Puzzling through the mysteries of Briskaard's builds
Psst, can you keep a secret? I sure can't, which is why you now know that Tom wets the bed. But irritatingly, today's builder can keep a secret. That Desert Temple you're admiring in the above image is the work of Briskaard, a versatile creator whose builds take in influences from all over the globe.
That Desert Temple has a secret just waiting to be found. Briskaard may not be willing to tell me what that secret is (no fair!) but luckily, he's far less tight-lipped about discussing how he works with Minecraft.
"I started playing Minecraft back in 2011,” says Briskaard, the builder behind temples, villas, a museum and even a brick factory that’s been renovated into a mall. “Some friends told me about the game and [pitched] it to me terribly,” he laughs. “I imagined a weird, nerdy game, very complicated and without much of interest.”
But a few months later, Briskaard relented. He tried Minecraft out; “I instantly fell in love with the simple beauty [of it],” he tells me.
Brought up on Lego, Briskaard is a naturally creative person who’s enjoyed building and creating since childhood. “My skills with 3D software aren’t much [good]”, he tells me, “Minecraft helps me create things easily, in addition [to] gathering resources and fighting.”
The first of his builds to catch my eye was the Chinese Great Wall Villa build, which impresses with its stylish interior and realistic setting. “The Chinese Villa is an actual building close to the great wall,” Briskaard says. “I spent a weekend with friends [there] and I fell in love with the place.” He also got to meet the designer of the villa and have a chat with him, although he admits his mandarin is not so hot. 羞耻!
For other builds, Briskaard likes to consider the purpose of a room before shaping the external walls. This way, he explains, he has adequate space for the furnishings, which lends to his skills as an interior designer.
“Stick to three colours maximum, document your builds, look for inspiration on the internet, don’t hesitate to destroy small parts if you aren’t happy with them, experiment and make mistakes.”
When I ask him if he prefers to design interiors over exteriors, though, Briskaard is quick to set me straight. “Definitely exteriors!” he says. “I usually leave projects unfinished for days or weeks because of [putting off the] interiors. But I can’t leave them without furnishings so I always do interiors [eventually]."
With the Desert Temple build, Briskaard had decided he wanted to take work-in-progress images to document his progress. He found himself stopping at key points in the build to take pictures, and getting an inadvertent (but very beneficial) opportunity to take a step back from the process. This way, he says, he saw the bigger picture and could identify areas that needed more work. “That’s actually a great thing,” he explains, “to look at your build from a distance to see if the proportions and [everything] else are harmonious.”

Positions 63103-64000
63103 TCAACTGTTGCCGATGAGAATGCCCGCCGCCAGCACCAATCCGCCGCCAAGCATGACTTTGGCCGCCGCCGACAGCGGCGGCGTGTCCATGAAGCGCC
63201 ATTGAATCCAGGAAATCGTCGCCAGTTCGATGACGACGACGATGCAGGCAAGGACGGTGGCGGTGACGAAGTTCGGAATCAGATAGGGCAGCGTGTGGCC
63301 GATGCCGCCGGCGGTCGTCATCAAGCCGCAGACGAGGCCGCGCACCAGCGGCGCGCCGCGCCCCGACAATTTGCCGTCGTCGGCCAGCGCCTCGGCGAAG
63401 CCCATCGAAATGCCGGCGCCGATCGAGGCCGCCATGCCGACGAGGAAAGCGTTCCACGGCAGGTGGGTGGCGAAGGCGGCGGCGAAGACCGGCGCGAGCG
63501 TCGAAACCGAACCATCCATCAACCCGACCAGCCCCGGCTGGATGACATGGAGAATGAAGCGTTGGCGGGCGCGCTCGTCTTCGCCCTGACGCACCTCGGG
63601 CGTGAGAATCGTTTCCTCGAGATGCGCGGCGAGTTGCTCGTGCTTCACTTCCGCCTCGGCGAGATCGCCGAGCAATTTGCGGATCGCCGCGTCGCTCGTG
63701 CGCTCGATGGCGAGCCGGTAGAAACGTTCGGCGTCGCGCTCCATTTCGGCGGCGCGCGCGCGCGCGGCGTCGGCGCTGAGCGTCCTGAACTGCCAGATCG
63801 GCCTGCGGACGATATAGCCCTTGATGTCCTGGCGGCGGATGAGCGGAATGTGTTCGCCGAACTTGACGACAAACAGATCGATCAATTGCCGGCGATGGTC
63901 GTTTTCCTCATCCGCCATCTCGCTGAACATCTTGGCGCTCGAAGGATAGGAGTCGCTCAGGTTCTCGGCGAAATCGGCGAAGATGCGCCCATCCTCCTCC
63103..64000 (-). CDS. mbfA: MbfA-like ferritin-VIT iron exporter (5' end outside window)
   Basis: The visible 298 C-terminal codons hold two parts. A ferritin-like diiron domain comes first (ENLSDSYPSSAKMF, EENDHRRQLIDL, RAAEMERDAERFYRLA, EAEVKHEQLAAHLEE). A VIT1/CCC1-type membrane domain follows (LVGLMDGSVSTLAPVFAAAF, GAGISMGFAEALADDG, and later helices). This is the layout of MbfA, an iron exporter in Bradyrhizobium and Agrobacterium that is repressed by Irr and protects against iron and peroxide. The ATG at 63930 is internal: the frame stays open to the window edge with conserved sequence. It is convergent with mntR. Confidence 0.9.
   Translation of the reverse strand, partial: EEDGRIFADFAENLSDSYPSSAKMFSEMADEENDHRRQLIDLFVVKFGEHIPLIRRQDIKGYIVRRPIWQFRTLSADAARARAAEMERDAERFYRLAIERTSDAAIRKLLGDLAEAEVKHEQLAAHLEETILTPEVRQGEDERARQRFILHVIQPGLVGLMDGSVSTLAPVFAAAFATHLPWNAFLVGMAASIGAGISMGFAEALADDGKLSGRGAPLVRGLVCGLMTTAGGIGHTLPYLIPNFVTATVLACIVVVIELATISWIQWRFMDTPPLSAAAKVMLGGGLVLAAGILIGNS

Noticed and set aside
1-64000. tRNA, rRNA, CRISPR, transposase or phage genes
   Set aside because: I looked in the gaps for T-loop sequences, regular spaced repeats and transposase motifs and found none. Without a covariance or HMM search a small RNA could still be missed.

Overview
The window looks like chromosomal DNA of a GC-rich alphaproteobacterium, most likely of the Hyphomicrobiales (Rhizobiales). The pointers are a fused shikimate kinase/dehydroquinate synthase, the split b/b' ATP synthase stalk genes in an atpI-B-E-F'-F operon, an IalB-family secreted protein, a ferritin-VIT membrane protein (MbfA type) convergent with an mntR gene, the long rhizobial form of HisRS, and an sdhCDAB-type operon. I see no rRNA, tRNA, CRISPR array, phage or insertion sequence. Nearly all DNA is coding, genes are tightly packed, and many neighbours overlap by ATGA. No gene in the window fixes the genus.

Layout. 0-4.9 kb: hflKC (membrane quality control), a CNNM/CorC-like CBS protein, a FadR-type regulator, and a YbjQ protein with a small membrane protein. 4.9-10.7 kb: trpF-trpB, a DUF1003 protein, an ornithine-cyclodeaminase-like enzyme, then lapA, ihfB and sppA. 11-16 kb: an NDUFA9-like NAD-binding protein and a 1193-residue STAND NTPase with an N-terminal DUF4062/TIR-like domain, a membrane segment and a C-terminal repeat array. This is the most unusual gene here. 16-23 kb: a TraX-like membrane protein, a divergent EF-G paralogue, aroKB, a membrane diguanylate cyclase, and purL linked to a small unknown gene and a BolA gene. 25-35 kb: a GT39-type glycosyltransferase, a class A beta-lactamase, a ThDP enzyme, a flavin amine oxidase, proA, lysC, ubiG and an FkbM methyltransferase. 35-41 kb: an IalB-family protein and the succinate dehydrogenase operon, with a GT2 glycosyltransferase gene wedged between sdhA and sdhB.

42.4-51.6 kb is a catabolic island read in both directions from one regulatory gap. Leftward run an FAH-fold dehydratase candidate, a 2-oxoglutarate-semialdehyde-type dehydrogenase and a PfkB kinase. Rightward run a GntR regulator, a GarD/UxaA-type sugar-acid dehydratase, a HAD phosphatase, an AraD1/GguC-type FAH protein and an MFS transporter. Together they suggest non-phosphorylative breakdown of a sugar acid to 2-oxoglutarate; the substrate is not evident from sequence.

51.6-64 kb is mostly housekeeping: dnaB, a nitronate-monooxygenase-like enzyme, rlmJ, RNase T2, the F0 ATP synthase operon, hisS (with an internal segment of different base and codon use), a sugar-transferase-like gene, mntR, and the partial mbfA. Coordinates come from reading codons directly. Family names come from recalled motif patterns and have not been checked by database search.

But that’s not all. Waaaaaaay back at the start of this story, I told you the Desert Temple has a secret, waiting for an enterprising player to puzzle it out.
“If you download the map, you might be able to solve an enigma and enter a secret world,” Briskaard teases. “You have to input the right password with the item frames.” Apparently, there’s a clue to be found on a sign above the button which activates the secret door. However, Briskaard doesn’t want to give away too much, he already thinks he’s made it too easy.
The idea of including a secret room beneath the temple came from Briskaard’s innate need to give each building a purpose. He felt that the Desert Temple was lacking one, so he started thinking. “This temple is mysterious,” he says, “in the middle of a desert. If I think of a desert, I think about Africa. And what’s mysterious in the desert in Africa? Pyramids.
“There are all these stories about hidden stuff beneath the pyramids,” and that’s what he wanted to add to the temple - the origin of a mystery.
Briskaard’s made a long list of different builds spanning a range of different purposes. The brick factory that's now a mall, the modern villas for relaxing, the temple with its mysteries, a renovated wharf of apartments and more. So, what has he learned from all of this experience?
“Stick to three colours maximum, document your builds, look for inspiration on the internet, don’t hesitate to destroy small parts if you aren’t happy with them, experiment and make mistakes.” He also recommends planning and adding details; “it changes everything.”
Briskaard’s biggest influence, however, seems to be those that enjoy his builds. “I’m trying my best to create harmonious and pleasant-looking buildings for me, and also for you,” he says. “That’s such a pleasure, when you create something and you [get] feedback from other players.”
Wonderful! Now, how about we end this story with you telling me the secret of the Desert Temple? No? Come on! PLEASE PLEASE PLEASE PLEASE PLEASE.